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    McKinsey study: US consumers expect the worst for the economy

    Inflation rates are at their highest in decades, and it’s changing the spending and saving habits of consumers as well as their outlooks for the future, per new McKinsey & Company’s Consumer Pulse research.

    As the pandemic becomes endemic and inflation remains top of mind, consumers’ confidence in the economy has plummeted to a new low this summer, according to McKinsey & Company’s latest Consumer Pulse research released today.

    Despite the US government’s strong jobs report in late July and the waning inflation reported in early August, consumers’ views about the economy remain grim. At the same time, the survey reveals nuanced results: households are also growing their savings – and purchases vary by age group, income level and what they’re buying.

    The study was conducted last month among 4,000 US adults. Here are the key findings:

    1. The number of people with gloomy perceptions about the economy has doubled

    When McKinsey began this research in March 2020, over 80% of people thought that the economy would rebound from pandemic levels or be impacted for six to 12 months maximum. Now that inflation has climbed to its highest rate in 40 years, however, the number of people anticipating a devastating recession has doubled, per the study. That finding is consistent with reports from The University of Michigan, which has tracked consumer sentiment since 1952 and reported record-low sentiment this summer.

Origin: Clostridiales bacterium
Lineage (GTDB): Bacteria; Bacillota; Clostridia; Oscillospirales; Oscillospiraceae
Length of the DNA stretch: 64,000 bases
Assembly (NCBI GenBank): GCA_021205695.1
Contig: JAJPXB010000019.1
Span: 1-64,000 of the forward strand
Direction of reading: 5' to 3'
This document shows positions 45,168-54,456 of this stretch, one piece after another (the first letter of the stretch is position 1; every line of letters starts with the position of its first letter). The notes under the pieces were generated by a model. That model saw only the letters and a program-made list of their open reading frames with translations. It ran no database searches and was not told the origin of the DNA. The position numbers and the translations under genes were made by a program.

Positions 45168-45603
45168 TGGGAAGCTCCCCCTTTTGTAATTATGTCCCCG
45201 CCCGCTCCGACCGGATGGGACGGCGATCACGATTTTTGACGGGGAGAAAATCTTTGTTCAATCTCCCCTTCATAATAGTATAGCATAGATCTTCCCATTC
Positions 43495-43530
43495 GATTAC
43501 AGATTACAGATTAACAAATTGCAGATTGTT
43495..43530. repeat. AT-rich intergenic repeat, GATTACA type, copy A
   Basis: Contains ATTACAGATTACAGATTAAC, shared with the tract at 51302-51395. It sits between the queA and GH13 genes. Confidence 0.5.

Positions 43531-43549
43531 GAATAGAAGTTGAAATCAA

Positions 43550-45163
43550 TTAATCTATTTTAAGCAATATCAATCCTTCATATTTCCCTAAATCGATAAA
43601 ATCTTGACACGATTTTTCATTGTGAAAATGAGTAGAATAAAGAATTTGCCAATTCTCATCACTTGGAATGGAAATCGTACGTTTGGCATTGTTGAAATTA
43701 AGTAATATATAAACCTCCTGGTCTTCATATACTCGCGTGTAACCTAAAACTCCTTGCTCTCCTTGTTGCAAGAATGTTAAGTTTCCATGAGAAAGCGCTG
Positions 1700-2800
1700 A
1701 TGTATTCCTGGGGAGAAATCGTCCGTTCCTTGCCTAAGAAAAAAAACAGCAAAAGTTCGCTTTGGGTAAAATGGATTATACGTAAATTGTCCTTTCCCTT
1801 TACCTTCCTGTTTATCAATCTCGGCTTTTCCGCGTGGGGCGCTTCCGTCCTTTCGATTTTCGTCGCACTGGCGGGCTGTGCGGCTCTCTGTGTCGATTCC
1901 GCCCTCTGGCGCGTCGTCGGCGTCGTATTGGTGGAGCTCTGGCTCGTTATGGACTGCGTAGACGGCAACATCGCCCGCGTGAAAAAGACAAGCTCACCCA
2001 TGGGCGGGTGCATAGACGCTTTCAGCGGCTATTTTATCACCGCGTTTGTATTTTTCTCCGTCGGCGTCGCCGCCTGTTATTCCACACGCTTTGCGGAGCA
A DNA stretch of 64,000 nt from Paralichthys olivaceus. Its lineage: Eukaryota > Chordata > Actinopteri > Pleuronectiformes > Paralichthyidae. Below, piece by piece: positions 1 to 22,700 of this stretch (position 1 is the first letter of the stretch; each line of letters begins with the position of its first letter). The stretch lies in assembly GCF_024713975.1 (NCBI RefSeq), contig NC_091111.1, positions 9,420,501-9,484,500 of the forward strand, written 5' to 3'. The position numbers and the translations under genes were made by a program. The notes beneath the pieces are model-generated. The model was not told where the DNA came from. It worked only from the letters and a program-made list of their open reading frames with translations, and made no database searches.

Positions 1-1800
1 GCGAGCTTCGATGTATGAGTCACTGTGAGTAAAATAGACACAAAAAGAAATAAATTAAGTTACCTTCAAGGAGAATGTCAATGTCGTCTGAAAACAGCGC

2. Consumers are trading down across categories

    As prices continue to rise, consumers are adjusting their shopping habits to include more value-based buying, like buying more in bulk and delaying purchases.

    3. Baby Boomers are more concerned about inflation than Gen Z

    About 75% of Baby Boomers expressed concern about the economy, compared to less than 50% of Gen Z. Instead, Gen Z expresses more concerned about political and personal causes, according to the findings.

    4. Consumers have more savings now than they did before the pandemic

    One positive outcome of the study is that households generally have twice the amount of cash equivalents than they did before the pandemic, and during the first quarter of 2022, higher and medium-income consumers continued to increase their savings. 

    5. Although the economy is gloom and doom for most consumers, some continue to spend

    About 75% of consumers are cynical about inflation. Data suggests that some consumers are not holding back on their spending, especially when it comes to essentials. 

    6. Besides gas and groceries, consumers’ perceptions of inflation are not reflective of real inflation-induced changes

    The survey suggests that consumers are seeing inflation in places where it’s not occurring, while consumers do not notice more inflation in other categories.

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